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2 of 2 people found the following review helpful
5.0 out of 5 stars Courtesy of Teens Read Too
Have you ever done something that you wish you could take back? Something that changed your life forever?

We've all been there. We've all done something that we regret. Just like all of us, Deanna was once caught doing something that she wasn't proud of. Unfortunately for her, it almost ruined her teen years. Just one dumb relationship, sprinkled with...
Published on 4 Jan 2007 by TeensReadToo

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3.0 out of 5 stars Not the best Zarr book, but I didn't hate it
The book revolves around the story of Deanna Lambert - who is basically more white-trash than middle-class - and who committed the unforgivable crime of sleeping with a seventeen year old when she was only thirteen. It gets worse though, because her own father catches her in the act, and the boy then turns to slander her name all over town dubbing her a "slut"...
Published on 11 Jun 2012 by S. Shamma


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2 of 2 people found the following review helpful
5.0 out of 5 stars Courtesy of Teens Read Too, 4 Jan 2007
By 
TeensReadToo "Eat. Drink. Read. Be Merrier." (All Over the US & Canada) - See all my reviews
(TOP 500 REVIEWER)   
This review is from: Story of a Girl (Hardcover)
Have you ever done something that you wish you could take back? Something that changed your life forever?

We've all been there. We've all done something that we regret. Just like all of us, Deanna was once caught doing something that she wasn't proud of. Unfortunately for her, it almost ruined her teen years. Just one dumb relationship, sprinkled with naiveté and trust, and suddenly Deanna finds herself with the vulgar label of the school *****. It wasn't what she'd asked for; she'd only ever been with one guy. But the stories just won't stop. Like a horrible rerun of a hated sitcom, it seems like everywhere she turns, Deanna is confronted with what she did one night in a boy's car--and the fact that her father caught her doing it.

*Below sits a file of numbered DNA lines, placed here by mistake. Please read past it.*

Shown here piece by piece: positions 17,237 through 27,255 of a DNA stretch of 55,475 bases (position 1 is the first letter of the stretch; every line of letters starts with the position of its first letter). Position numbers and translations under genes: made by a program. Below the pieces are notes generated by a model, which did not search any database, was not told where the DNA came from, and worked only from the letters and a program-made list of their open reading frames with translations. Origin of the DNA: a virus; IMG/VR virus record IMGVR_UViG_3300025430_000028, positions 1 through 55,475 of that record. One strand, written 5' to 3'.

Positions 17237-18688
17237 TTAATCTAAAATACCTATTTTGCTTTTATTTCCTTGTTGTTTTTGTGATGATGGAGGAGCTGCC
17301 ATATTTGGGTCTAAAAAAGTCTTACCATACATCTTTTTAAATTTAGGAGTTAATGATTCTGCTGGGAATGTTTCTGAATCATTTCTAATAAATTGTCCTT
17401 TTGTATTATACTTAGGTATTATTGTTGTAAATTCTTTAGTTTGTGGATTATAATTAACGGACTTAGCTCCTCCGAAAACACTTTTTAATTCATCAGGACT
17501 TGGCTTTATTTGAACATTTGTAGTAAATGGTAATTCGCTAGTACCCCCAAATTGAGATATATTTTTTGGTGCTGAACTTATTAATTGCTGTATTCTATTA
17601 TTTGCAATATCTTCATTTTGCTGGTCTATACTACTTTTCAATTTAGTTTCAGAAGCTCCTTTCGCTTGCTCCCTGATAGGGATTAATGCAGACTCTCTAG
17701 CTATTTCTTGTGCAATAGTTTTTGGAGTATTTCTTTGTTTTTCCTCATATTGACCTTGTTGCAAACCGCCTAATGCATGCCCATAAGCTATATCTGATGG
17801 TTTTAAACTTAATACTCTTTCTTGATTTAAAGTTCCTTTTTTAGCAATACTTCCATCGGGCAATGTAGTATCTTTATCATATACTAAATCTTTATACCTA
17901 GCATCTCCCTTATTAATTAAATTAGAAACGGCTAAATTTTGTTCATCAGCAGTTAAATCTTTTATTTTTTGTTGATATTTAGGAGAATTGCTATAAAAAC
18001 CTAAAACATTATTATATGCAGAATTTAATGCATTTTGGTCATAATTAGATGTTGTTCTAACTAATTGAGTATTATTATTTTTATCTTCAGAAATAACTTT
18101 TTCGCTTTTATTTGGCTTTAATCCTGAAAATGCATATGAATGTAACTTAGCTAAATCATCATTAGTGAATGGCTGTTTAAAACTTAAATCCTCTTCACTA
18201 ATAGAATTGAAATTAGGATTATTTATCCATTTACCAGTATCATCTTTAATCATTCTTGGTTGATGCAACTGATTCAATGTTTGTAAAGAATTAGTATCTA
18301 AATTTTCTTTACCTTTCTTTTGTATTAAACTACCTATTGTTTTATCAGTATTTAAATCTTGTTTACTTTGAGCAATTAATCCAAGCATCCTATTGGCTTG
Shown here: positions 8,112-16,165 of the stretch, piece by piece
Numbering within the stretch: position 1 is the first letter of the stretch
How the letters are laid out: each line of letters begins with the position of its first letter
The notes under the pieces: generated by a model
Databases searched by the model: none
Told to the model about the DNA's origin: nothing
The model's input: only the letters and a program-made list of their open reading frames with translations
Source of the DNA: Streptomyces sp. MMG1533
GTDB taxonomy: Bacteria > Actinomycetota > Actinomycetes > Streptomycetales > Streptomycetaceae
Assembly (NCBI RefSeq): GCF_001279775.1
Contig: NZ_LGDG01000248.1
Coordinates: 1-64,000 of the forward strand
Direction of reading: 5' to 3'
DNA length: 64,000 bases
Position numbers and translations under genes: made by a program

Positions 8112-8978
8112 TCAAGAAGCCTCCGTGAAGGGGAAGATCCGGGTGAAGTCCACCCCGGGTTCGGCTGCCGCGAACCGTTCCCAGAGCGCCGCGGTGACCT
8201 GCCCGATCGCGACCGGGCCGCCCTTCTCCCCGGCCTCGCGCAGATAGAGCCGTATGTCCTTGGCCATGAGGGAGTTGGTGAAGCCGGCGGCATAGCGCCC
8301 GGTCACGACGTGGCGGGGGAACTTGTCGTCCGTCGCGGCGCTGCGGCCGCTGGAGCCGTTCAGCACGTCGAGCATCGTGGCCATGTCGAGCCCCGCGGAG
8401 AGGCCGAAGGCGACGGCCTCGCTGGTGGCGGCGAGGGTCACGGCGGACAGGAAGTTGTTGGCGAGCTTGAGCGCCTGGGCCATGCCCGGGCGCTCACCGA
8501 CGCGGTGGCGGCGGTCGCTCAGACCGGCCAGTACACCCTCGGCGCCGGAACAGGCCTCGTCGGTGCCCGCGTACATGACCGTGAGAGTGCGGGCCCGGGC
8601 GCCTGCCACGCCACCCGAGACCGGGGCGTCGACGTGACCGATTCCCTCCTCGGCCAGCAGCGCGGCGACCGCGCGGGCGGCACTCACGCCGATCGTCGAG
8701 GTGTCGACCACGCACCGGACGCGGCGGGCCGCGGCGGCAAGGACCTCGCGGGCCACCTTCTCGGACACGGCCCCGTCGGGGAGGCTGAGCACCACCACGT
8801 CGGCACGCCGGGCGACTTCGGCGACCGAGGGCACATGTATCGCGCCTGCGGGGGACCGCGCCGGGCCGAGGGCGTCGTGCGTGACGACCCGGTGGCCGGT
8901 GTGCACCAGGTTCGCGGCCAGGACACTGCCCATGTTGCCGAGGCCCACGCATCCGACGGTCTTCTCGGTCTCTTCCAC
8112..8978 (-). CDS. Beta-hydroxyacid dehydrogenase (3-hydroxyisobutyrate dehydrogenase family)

Deanna's story is touching, and the worst example of how one event can seem to define a person's life. But like the fighter she is, Deanna tries to move on and just live her life as normally as possible, with her two best friends and her family. But her family life isn't exactly picturesque. Her older brother, his wife Stacy, and their baby daughter are living in the basement. Her father is always arguing with Stacy, and Deanna thinks that he hates Stacy almost as much as he hates her since that fateful night when Deanna's life fell apart. Her mother loves her and tries so hard to give Deanna the care that she needs, but somehow it doesn't quite make up for the fact that their family is just barely scraping by. On top of all that, Deanna doesn't know if she'll ever make it out of Pacifica, a little dump of a town in the otherwise glamorous state of California.

After sophomore year is over, Deanna is stuck at home all summer. To get out of the house and keep her busy, she gets her first job at a little local pizza parlor. There, she discovers that the same boy who came so close ruining her life three years earlier is now her co-worker. While she struggles to understand her feelings towards him, she is also struggling at home to live with the strange family arrangement and someday find a way out.